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How do altitude and soil properties influence the taxonomic and phylogenetic structure and diversity of Brazilian páramo vegetation?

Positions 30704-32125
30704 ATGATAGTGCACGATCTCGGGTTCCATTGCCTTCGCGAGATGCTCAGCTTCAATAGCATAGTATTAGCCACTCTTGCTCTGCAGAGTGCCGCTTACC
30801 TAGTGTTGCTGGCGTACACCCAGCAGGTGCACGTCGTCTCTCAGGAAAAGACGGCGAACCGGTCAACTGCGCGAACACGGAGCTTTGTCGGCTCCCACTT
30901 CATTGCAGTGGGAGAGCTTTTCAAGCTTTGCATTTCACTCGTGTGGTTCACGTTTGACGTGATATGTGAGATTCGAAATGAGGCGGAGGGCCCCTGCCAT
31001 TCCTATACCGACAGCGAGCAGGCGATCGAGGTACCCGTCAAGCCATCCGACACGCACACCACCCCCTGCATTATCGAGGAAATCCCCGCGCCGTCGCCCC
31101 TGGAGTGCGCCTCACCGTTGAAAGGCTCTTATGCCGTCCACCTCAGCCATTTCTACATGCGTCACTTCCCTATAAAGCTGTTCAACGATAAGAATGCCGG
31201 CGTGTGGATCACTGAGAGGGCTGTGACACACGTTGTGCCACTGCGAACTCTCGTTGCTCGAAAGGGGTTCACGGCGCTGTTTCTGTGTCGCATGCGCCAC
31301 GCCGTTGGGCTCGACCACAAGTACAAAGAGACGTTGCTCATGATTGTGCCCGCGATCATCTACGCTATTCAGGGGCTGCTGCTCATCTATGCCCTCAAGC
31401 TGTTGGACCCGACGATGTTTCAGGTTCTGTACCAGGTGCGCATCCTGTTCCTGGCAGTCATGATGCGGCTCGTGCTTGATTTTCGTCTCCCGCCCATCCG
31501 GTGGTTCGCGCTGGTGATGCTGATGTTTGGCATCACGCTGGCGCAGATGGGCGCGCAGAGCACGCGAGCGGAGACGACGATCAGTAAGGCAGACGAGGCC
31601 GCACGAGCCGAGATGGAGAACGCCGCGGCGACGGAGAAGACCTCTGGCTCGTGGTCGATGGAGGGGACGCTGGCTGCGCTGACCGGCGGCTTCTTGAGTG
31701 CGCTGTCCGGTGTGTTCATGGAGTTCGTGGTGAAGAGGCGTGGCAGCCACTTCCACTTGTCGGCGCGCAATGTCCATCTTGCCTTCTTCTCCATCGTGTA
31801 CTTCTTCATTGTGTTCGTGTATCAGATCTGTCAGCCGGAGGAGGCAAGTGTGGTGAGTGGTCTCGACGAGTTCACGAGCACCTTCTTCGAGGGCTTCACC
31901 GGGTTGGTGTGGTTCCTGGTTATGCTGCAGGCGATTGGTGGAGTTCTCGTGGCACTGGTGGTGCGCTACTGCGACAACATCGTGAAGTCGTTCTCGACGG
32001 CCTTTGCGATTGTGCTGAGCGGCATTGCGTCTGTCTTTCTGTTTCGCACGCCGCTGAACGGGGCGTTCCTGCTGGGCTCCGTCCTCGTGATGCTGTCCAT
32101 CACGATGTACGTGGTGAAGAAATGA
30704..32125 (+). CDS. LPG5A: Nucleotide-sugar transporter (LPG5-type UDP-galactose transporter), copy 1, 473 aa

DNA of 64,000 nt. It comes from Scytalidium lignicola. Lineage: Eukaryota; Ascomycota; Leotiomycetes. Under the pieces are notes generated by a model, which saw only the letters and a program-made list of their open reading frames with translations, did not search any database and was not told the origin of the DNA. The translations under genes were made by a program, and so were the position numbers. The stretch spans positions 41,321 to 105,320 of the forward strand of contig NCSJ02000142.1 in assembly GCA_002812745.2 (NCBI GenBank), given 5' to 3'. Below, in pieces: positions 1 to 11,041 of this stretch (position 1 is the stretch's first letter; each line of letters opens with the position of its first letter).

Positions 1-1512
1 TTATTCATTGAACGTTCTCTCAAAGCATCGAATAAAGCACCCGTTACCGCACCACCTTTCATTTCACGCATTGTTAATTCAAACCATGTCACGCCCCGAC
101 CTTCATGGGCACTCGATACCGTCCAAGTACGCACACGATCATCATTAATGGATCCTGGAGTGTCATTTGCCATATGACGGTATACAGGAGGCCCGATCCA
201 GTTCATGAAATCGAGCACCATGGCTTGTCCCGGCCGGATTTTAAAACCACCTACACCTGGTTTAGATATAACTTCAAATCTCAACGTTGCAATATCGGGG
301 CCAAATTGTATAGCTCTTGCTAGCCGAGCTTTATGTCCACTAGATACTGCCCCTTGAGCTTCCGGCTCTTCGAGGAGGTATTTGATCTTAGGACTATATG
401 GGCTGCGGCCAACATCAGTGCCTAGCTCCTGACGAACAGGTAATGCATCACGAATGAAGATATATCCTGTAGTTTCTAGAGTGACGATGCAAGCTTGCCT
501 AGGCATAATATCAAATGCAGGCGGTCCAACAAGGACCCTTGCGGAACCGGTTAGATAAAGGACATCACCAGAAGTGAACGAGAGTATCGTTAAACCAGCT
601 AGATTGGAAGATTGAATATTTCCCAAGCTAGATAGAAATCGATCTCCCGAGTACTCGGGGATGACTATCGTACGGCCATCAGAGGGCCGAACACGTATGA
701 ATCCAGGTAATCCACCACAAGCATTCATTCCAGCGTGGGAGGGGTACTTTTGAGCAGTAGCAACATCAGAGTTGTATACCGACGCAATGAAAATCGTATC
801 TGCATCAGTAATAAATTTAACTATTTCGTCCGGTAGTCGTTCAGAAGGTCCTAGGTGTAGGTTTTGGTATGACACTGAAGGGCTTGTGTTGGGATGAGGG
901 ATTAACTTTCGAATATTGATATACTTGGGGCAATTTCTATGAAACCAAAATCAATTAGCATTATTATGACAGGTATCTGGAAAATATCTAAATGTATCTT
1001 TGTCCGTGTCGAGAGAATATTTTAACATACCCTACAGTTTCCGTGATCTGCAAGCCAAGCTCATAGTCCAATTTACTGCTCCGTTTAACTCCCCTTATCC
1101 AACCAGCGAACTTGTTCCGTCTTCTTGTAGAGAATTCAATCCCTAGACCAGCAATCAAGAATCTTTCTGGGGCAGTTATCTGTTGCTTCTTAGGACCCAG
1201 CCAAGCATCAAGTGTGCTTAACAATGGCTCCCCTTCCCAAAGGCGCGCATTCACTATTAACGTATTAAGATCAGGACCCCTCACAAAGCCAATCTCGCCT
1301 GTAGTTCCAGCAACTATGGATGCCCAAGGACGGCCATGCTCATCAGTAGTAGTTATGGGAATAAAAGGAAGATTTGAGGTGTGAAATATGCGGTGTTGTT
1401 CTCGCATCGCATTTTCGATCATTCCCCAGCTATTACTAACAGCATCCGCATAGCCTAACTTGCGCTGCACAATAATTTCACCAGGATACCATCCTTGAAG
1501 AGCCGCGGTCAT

Altitude and environmental variables such as edaphic properties are considered determinants of species distribution and community composition in mountain ecosystems. Here, we aimed to outline the effects of distinct mountain peaks, altitude and soil properties on community composition, species density, phylogenetic structure and diversity of angiosperm páramo communities from the Serra do Brigadeiro State Park, Minas Gerais, southeastern Brazil. For that, we identified all angiosperm species found in 300 plots (1 m × 1 m) from three mountain peaks, measured soil depth and analyzed soil fertility and texture in each plot. To reduce the number of soil variables and species composition, we computed principal coordinates based on soil properties and principal coordinates based on species-plot matrix for each plot. Furthermore, we computed the standard effect sizes of the mean phylogenetic pairwise distance and the mean nearest phylogenetic taxon distance for each plot to investigate differences in the degree of relatedness among coexisting species. We compared differences in response variables between peaks and modelled them in function of altitude and principle components of soil properties using mixed effect models. Species density and phylogenetic diversity differed between peaks, but, contrary to the previous findings, no relationships between species richness or phylogenetic diversity and altitude or soil properties were found, indicating that further investigations are necessary to understand the altitude-biodiversity relationship in Brazilian páramo vegetation. Community composition differed between peaks and depended on altitude, soil properties and interactions between them, indicating that upward shifting of bioclimatic conditions due to climate changes may alter communities of this ecosystem. Phylogenetic structure differed between peaks and was influenced by altitude and soil properties. As phylogenetic clustering increased with altitude, eventual upward movements of species in Brazilian páramo vegetation due to climate change may alter community composition and the degree of relatedness among coexisting species, increasing the risk of species from higher altitudes to disappear. Therefore, conservation priorities arise for higher landscape portions, where these high altitude species may find refuges.



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